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Research Reveals Six Reasons that

16 is a Better Voting Age than 18

In several leading democracies today, 16-year-olds enjoy full participation as voters. But as recently as two years ago, every 16-year-old in America was locked out of the voting booth.

That's changing. Today, more than one American city has a voting age of 16, and the idea is spreading quickly.

Some may wonder why this change is needed. Elsewhere on this website, we've given you the philosophical basis for this change, and we've given you some anecdotal evidence of the need.

On this page, we offer you the scientific research and the empirical evidence that shows 16 is a better voting age than 18.

1) 16-Year-Olds Are Eager To Participate

We often hear the claim that teenagers are apathetic and more interested in consumerism and celebrity gossip than they are in politics. It's not surprising, then, that some adults think teenagers don't even want to vote.

To students of history, this prejudice is even less surprising. A hundred years ago, many Americans insisted most women didn't want to vote, either, and that suffragists were outliers among the female population.

The reality, however, is that 16- and 17-year-olds are eager to be included in our democracy. When Takoma Park, MD finally invited 16-year-olds to vote, the voter turnout rate among those younger than 18 was four times the turnout rate among those older than 18 (1).

And when cities debate the issue of including teenagers, the city council chambers inevitably get packed with teenagers giving up an evening of watching TV or doing homework to join the discussion. This was true in the well-educated suburb of Takoma Park, and it was true in the working class city of Hyattsville.

2) 16-Year-Olds are Educated Enough to Meet America's Voting Standards

We often hear the claim that 16-year-olds aren't smart enough to be trusted with votes. But how smart must adults be to vote?

At one time, literacy tests decided who was smart enough to vote. But the 1965 Voting Rights Act replaced literacy tests with a legal assumption that any adult who had passed 6th grade was educated enough to vote. Fifty years later, that remains the highest educational requirement America recognizes (though most states don't even require voters to have that much education).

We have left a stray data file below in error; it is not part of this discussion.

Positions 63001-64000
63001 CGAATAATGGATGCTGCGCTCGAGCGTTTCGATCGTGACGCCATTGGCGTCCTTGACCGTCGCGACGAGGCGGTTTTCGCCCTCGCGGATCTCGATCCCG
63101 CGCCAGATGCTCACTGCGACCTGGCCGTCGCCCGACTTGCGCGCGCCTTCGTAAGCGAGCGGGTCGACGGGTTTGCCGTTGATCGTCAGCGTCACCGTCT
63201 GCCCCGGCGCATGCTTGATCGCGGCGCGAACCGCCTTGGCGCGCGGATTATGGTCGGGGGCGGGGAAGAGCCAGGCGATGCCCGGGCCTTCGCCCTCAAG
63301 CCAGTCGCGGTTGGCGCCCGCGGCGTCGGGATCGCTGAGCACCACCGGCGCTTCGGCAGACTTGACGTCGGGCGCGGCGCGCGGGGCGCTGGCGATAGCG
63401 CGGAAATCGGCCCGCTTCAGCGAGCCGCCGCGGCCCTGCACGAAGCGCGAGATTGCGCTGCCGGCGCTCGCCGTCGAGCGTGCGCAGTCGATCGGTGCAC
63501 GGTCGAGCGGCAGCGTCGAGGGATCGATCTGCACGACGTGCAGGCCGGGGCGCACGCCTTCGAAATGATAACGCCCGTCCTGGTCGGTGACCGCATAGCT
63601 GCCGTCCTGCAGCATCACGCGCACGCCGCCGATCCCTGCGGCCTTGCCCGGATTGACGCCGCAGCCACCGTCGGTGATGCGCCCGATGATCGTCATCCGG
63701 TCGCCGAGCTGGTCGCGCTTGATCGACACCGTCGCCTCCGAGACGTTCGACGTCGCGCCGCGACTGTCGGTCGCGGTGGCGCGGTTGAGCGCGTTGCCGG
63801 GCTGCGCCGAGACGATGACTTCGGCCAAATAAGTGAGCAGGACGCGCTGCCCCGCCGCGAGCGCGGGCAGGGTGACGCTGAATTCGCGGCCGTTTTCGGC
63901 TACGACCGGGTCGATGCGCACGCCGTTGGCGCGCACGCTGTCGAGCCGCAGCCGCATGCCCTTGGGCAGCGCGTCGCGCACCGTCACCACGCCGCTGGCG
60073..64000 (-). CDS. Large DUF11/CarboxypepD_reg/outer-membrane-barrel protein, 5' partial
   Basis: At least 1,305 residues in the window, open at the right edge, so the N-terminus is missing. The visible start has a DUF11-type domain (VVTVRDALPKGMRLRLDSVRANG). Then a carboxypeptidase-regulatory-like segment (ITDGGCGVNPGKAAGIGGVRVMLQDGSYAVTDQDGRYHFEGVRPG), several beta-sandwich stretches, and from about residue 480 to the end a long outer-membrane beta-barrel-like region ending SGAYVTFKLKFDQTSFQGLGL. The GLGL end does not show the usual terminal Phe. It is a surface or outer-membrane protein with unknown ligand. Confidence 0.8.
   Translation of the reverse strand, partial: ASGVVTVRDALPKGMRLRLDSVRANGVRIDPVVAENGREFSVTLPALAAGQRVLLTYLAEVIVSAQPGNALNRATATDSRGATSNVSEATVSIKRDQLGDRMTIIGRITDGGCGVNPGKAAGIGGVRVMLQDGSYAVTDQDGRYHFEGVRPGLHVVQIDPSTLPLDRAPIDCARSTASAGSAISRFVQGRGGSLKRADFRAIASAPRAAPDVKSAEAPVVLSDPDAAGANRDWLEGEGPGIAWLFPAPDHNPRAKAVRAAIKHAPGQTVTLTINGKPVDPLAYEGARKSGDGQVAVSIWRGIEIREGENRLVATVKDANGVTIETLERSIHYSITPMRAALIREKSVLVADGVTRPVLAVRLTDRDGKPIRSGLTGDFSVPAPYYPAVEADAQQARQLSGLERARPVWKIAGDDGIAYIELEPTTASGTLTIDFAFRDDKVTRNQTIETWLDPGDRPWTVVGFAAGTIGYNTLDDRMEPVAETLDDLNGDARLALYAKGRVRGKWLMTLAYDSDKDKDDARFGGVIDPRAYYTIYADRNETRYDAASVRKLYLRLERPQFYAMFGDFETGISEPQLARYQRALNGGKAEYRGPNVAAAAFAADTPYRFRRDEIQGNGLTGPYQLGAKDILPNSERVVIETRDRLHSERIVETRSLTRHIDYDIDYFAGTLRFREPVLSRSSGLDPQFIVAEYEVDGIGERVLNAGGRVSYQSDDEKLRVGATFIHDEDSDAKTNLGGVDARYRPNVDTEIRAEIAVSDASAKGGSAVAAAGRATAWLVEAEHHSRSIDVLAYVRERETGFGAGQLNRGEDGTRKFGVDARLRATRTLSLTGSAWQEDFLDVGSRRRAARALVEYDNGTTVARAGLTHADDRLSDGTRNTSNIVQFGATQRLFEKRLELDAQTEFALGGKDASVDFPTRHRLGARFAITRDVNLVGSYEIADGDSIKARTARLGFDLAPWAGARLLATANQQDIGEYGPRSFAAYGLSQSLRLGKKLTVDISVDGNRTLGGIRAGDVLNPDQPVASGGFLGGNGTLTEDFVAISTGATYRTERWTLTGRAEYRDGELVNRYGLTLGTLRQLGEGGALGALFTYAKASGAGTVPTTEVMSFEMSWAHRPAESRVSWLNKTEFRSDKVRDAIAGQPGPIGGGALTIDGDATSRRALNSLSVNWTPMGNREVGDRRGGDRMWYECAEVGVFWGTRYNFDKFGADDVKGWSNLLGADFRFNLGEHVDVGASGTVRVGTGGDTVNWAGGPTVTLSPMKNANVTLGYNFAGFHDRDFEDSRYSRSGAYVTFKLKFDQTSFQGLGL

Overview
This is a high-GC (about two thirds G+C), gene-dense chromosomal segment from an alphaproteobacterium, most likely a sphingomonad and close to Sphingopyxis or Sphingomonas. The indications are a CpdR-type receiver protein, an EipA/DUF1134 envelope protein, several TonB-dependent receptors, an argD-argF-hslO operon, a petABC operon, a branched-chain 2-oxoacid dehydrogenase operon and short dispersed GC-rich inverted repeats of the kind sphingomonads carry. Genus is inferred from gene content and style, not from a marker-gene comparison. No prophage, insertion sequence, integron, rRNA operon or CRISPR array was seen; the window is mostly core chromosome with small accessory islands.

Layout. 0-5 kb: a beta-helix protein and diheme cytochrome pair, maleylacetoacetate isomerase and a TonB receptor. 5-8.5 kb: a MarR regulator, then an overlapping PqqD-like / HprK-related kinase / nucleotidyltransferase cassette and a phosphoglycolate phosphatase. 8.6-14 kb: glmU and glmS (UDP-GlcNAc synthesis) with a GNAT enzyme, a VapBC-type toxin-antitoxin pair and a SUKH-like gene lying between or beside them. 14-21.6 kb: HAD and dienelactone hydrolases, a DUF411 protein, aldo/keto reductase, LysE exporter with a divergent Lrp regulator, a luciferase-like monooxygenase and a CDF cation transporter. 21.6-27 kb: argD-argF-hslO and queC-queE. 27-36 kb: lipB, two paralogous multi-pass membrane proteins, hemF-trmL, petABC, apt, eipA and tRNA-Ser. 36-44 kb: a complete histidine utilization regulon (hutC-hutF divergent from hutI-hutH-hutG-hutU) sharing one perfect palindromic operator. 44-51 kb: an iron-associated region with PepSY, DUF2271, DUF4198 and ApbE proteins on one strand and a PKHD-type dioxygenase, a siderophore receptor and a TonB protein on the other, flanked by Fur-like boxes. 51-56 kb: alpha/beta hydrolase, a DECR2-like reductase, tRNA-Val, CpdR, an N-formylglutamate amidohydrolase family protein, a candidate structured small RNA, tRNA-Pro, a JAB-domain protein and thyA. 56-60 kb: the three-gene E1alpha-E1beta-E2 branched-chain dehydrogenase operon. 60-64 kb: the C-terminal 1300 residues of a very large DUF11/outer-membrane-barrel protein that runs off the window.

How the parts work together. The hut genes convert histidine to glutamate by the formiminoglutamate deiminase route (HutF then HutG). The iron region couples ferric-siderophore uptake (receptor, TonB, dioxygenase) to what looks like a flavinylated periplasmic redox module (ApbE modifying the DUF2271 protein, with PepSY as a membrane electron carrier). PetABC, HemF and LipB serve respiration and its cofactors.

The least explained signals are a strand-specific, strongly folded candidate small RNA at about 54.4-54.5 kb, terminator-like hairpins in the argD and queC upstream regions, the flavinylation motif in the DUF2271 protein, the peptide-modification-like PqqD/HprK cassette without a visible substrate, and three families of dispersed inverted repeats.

Nearly all 16-year-olds in the United States have passed 6th grade and several grades beyond it. Therefore, they easily exceed the intellectual qualifications to vote.

3) 16-Year-Old Voters Make Independent Judgments

Some adults fear that teenaged voters will just vote the way their parents do, but the science shows that, in fact, 16-year-old voters think for themselves just fine.

When Scotland held their 2014 referendum on independence, Dr. Jan Eichhorn conducted a study on voters aged 16-17 and found that only 56% of such voters happened to vote the same way as their parents. Since voters were given only two choices ("yes" or "no"), 56% is barely more than would occur from random chance. The conclusion of this study: "[Y]oung people are not simply following the views of mum or dad, and ... there is no reason to believe that they are unable or unwilling to make up their own minds about which way to vote." (2)

A 2012 study, this one on 16- and 17-year-old voters in Austria, found that "the quality of these citizens' choices is similar to that of older voters, so they do cast votes in ways that enable their interests to be represented equally well. These results are encouraging for supporters of a lower voting age." (3)

4) Young Voters Take Civic Responsibilities Seriously

Some adults fear that 16-year-old voters would elect movie stars instead of serious leaders, but evidence shows the opposite is true.

When California elected Arnold Schwarzenegger as Governor, despite this movie star's lack of experience in governance, exit polls conducted for the Washington Post showed the age-group that most heavily voted for the action movie hero was those aged 30-44. The youngest voters, in fact, were the age group most likely to vote instead for qualified civic leaders (4).